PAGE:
WILLIAMS, Ned. The Co-op in Birmingham and the Black Country. (Wolverhampton: Uralia Press, 1993) Page 167 contains a "personal testimony" by Marjorie Bowman in which she remembers men coming from Stoke-on-Trent to repair the Dart Cash Carrier pneumatic system. There is a photograph of the equipment in the central cash office. Dart had installed many overhead cash carriers in co-op stores.

WINSTANLEY, Michael J. The shopkeeper's world 1830-1914. (Manchester: Manchester Univ. Press, 1983). p.66. "In larger establishments the cash railway system where money and bills were transported in enclosed capsules on overhead wires or built-in chutes to a central finance office saved time and eliminated the possibility of assistants' errors or fraud in the handling of money."

WREN, Brian A. What language shall I borrow? God-talk in worship: a male response to feminist theology. (London: SCM, 1989) p.71. "In the grocer's shop of my childhood, my greatest pleasure was watching the method of payment. The assistant took your money and put it with the bill in a metal canister, which was then sent whizzing on an overhead wire to the cashier, who unpacked the canister, spiked the bill, and sent the change whizzing back to the counter."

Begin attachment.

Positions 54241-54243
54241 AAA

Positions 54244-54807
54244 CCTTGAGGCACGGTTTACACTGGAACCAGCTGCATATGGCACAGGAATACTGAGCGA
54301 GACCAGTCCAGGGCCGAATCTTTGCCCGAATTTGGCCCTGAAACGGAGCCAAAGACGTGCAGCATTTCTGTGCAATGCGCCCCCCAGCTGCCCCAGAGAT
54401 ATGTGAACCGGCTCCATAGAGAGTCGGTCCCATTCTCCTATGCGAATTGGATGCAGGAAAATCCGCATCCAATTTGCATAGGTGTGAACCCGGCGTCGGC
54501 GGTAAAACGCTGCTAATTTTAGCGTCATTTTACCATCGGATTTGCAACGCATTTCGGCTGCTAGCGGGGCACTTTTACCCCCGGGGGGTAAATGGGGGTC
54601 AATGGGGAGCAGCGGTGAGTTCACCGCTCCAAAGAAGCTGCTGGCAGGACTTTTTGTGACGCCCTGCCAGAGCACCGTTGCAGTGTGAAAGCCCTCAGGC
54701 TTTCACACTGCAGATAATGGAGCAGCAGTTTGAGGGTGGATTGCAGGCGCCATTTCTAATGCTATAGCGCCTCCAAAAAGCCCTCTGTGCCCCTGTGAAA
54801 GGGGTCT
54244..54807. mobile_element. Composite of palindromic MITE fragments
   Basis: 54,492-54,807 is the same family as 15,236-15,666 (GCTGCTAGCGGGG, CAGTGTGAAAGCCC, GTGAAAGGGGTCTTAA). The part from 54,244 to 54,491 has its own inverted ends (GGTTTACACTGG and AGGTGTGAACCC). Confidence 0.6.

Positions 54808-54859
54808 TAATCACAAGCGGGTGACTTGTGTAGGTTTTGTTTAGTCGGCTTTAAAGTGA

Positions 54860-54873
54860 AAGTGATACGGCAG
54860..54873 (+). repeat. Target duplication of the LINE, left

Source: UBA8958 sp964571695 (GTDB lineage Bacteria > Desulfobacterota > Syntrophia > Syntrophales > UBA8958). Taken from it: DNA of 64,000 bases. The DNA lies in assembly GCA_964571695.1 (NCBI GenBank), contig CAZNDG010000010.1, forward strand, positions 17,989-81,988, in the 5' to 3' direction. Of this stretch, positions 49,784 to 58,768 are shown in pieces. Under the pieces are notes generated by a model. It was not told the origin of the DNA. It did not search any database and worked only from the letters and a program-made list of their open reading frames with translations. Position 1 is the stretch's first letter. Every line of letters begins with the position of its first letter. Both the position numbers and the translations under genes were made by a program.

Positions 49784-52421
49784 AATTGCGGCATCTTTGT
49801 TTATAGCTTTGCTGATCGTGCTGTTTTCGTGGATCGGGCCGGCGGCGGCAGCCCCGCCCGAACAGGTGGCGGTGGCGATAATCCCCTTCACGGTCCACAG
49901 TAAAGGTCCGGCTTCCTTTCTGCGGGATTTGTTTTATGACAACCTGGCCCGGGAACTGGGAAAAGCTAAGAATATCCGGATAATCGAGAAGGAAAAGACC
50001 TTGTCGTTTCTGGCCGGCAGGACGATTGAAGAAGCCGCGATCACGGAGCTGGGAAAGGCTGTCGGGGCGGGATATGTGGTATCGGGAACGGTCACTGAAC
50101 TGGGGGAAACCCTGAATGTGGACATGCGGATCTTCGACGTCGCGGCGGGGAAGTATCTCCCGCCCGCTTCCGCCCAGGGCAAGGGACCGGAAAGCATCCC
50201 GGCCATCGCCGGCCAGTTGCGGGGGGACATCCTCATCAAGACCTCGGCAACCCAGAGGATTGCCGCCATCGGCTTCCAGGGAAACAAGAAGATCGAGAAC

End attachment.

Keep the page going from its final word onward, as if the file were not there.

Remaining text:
ZELIZER, Viviana A. Pricing the priceless child: the changing social value of children. (New York: Basic Books, 1985). p.63 "In late nineteenth-century department stores, such as Macy's and Marshall Field's, one third of the labor force was composed of cash girls or cash boys, young children busily involved in transporting money and goods between sales clerks, the wrapping desk, and the cashier. By 1905, the adoption of cash registers had usurped most children's jobs."